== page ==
Expiring or expired credentials Peer-review results for the previous two-year period Relevant performance improvement information The organization utilizes data from peer review and QI/QA activities to support it credentialing functions. Prior to the 2 year regular credentialing renewal cycle some credentials may be due to expire. Maintaining a spreadsheet that is monitored monthly for credentials due to expire or placing expiration dates in an Outlook Calendar may assist in preventing this from occurring. 31 Ways to ensure compliance with FTCA requirements.
Fully understand the FTCA requirements. The health centers credentialing policies must be approved by the governing Board of Directors. Credentialing procedures must be completed and documented. The credentialing processes must be completed, and reviewed by the CMO and a committee. The reviewing committee must document the review of specific providers credentialing application. The Board must approve and be assured the organization is compliant. The Board must document approval. Medical staff can not provide health care prior to completion of credentialing
process. Risk management/corporate/QA/QI programs should audit the processes to ensure policies and procedures were fully implemented and the organization was compliant. 32 Credentialing Spreadsheet The required credentialing list must be uploaded utilizing the excel spread sheet provided in the FTCA application. 33 Credentialing Spreadsheet FAQs Q: Who should appear on the credentialing list? A: All health center practitioners, employed or contracted, volunteers, and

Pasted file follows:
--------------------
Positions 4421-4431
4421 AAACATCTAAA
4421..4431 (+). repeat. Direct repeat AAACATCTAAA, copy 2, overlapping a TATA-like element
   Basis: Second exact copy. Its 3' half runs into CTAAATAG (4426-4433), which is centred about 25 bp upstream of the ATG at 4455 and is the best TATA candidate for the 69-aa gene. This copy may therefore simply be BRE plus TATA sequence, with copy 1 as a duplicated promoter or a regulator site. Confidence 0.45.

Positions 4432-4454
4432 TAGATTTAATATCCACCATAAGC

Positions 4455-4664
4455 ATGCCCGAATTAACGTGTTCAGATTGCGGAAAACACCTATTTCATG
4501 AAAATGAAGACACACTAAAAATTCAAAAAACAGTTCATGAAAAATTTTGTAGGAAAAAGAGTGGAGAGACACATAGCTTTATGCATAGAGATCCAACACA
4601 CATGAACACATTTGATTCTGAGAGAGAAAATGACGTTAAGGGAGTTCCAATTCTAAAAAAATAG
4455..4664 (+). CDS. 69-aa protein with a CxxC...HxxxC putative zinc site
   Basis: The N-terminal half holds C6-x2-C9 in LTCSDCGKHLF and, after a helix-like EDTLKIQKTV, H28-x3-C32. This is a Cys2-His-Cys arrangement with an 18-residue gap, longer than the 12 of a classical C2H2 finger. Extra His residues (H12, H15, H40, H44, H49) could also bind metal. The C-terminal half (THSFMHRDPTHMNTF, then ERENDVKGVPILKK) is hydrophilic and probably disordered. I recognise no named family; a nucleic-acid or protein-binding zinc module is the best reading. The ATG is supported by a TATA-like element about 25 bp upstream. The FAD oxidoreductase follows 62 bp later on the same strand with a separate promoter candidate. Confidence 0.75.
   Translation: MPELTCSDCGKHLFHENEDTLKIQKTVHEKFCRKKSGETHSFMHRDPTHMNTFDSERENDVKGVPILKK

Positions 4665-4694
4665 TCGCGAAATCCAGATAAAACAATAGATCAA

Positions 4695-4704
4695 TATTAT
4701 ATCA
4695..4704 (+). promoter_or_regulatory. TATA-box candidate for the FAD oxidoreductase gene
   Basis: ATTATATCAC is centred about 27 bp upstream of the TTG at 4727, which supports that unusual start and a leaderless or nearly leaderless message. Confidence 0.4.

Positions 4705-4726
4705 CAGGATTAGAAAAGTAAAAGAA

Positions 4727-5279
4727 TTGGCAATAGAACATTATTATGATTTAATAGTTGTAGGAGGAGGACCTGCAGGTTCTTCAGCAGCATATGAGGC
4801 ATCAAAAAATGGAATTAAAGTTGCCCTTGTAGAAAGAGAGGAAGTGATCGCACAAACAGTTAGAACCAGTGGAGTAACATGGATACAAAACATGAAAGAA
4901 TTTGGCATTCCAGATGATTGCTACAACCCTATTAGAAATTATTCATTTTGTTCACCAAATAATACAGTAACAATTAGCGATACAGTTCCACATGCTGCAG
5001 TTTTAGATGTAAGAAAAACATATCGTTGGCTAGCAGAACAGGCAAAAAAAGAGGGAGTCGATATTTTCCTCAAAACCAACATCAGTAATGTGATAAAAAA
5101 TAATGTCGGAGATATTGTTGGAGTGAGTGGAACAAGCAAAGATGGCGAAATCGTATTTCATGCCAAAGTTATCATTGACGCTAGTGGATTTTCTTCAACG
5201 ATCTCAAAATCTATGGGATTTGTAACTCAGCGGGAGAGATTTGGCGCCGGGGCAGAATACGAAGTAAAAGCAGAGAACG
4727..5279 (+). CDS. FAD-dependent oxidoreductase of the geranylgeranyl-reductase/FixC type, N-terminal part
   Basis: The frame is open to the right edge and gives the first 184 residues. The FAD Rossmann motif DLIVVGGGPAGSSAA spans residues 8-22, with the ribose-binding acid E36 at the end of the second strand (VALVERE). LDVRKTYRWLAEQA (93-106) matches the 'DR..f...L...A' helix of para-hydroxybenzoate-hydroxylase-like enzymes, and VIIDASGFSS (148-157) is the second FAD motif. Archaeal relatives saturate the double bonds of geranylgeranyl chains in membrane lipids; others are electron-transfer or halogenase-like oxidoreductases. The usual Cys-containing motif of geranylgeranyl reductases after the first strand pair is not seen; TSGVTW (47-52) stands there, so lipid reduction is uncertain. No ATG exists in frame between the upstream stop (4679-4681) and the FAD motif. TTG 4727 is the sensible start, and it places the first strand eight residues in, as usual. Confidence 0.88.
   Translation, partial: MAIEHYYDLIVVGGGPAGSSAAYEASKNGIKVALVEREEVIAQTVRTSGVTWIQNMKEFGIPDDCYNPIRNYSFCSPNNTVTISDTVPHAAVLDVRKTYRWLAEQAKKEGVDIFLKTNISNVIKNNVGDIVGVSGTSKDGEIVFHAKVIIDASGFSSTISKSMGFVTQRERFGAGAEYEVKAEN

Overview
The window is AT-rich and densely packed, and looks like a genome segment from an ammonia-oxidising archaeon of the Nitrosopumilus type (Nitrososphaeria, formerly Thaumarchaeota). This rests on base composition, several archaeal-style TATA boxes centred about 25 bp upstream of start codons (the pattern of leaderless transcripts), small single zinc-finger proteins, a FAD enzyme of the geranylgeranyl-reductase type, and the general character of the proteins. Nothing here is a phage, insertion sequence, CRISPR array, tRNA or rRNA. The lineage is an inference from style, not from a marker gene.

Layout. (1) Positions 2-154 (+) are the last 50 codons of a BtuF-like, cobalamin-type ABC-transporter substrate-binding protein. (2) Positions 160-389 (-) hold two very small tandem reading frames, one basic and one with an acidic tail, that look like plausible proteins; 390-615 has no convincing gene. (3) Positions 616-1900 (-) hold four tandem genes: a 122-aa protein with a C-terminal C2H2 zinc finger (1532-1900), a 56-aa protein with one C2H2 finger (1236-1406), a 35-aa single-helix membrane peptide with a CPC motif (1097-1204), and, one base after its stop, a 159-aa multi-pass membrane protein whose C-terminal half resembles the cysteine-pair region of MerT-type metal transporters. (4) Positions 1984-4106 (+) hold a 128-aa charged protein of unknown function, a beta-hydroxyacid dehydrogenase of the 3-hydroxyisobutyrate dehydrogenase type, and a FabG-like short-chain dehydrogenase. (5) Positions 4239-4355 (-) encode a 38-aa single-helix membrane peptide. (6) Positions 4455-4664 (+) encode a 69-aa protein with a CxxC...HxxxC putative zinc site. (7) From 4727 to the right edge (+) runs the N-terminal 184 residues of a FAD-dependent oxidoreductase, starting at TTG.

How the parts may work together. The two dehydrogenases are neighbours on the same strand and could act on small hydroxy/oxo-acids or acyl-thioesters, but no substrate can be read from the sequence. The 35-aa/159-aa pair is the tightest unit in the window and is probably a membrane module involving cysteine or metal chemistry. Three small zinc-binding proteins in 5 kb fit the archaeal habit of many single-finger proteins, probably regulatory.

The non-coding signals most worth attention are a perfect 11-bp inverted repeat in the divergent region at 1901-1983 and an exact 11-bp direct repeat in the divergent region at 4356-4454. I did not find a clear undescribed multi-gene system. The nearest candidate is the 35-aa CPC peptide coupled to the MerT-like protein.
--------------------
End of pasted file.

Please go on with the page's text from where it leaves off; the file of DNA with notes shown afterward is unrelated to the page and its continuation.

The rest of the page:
locum tenens (i.e., temporary practitioners), at all health center sites should appear on the credentialing list. Licensed independent practitioner (LIP) Other licensed or certified practitioner Q: Should employees from the past year or current employees appear on the credentialing list? A: No, only individuals who are currently working at the health center at the time of submission of the application. 34 Additional Required Uploads Up load the health centers Credentialing and Privileging policy. The Policy must be board approved. Indicated with date and signature of a Board member; preferably the
Board Chair. OR If submitting Board minutes as proof that the credentialing and privileging policy was approved, upload minutes that have been signed, dated and clearly indicate that the Board approved the Credentialing policy. 35 Credentialing Files
Maintain complete and organized credentialing documentations and records. Provide each health care practitioner with a separate paper or electronic credentialing file. Keep files in a secure location. Conduct an audit of each file once per year to identify any missing items. If you use a credentials verification organization (CVO): Ensure the CVO understands FTCA requirements. Ensure the CVO meet the CVO requirements outlines in PIN 200202 Make certain the contract with the CVO speaks to privacy, document ownership and document retention. Ensure your privacy release (signed by LIP) speaks to the use of a CVO by the organization. 36 THANK YOU